A guide to phishing emails and how they work -TEISS® : Cracking Cyber Security

Threats

A guide to phishing emails and how they work

The most efficient phishing attacks are precisely crafted messages that use our known psychological attributes against us, stimulating us to act against our own training and better judgment. Security Awareness writer Keil Hubert describes a mysterious email message that could well have been an insidiously clever spear phishing attack.

There’s something “fishy” in my inbox and I’m at a loss for what to think about it. I was originally convinced that it wasn’t “phishy,” as in a cyberattack masquerading as a legitimate email. I was confident that it better fit the old-fashioned definition of “fishy” as in “improbable” or “unlikely.” Then I had to reconsider. It wasn’t a phish and yet it was (in its own right), for its potential rather than for its actual substance.

Let me explain. Late one Friday afternoon, a new automated message appeared at the top of my unread queue from one of our internal ticketing systems. The subject line read “Service Request XYZ12345 has been assigned to Keil Hubert.” I opened it out of mild curiosity even though my group doesn’t use service tickets for anything. I figured that someone must have made a mistake selecting names for the assignment field.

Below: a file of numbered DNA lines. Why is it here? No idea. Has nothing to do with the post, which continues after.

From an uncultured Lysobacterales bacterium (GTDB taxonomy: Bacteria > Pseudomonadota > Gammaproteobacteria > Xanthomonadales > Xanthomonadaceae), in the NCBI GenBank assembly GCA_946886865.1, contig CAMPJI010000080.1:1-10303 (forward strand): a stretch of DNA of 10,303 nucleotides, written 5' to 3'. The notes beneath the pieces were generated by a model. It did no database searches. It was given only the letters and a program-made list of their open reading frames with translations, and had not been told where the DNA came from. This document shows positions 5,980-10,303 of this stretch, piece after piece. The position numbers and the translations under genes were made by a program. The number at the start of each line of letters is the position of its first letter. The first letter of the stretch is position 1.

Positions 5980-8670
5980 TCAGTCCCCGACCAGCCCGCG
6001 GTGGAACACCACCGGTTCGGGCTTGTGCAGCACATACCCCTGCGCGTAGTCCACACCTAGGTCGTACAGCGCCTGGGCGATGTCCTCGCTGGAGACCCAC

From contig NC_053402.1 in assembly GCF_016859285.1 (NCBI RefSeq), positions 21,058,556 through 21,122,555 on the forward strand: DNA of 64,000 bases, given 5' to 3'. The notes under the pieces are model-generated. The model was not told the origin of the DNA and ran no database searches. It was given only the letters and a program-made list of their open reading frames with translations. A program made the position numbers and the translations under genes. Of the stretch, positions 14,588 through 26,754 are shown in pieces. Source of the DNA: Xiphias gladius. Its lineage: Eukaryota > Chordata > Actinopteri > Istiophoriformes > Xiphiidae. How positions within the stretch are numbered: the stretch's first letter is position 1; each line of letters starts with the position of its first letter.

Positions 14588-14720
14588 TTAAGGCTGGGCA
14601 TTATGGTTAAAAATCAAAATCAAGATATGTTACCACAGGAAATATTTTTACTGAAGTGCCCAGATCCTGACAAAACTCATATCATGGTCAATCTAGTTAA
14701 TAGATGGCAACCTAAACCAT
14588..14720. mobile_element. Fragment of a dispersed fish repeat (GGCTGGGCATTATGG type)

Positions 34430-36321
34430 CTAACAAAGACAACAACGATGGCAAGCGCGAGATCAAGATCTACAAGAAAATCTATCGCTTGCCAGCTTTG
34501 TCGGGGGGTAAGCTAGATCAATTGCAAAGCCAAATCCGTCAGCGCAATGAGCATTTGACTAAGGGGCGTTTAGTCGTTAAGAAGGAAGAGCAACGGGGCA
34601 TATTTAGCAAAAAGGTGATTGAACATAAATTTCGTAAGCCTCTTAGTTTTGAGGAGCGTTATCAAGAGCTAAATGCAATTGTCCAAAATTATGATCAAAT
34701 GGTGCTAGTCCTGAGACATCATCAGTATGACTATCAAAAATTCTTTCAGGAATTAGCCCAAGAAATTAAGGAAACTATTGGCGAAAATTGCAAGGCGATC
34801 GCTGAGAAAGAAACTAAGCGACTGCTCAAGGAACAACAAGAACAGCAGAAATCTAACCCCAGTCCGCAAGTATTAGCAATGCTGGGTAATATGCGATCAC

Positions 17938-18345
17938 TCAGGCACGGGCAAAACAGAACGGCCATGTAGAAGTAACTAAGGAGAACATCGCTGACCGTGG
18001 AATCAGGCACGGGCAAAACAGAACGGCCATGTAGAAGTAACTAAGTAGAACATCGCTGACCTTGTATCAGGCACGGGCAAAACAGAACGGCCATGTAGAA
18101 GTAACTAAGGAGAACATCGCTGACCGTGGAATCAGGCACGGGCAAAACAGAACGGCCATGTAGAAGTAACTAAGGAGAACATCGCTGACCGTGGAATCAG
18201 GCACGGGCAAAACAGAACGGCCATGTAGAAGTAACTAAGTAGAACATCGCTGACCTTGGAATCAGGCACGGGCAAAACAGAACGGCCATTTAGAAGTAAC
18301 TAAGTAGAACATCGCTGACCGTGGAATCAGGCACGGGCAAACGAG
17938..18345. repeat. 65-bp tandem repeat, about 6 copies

The only information contained in the ticket was a brief description: “Tracking ticket for [common industry best practice]” … and nothing else. No attachments, no explanation, no context, and (worst of all) no actual task to perform that might allow me to close the ticket. Intrigued, I tracked down the fellow who’d assigned the ticket to find out what to do with it now that I had it.

This turned out to be my first encounter with a wholly-new departmental business process that had just started its field testing. Sometime earlier, there had been an event or incident that could only be closed if certain tasks were completed. Fair enough. I understood the logic governing the decision even if the new tracking process came off as a bit … unfinished. Well-intended, just needing polish.

I could see the general intent of the process, just not where it was going.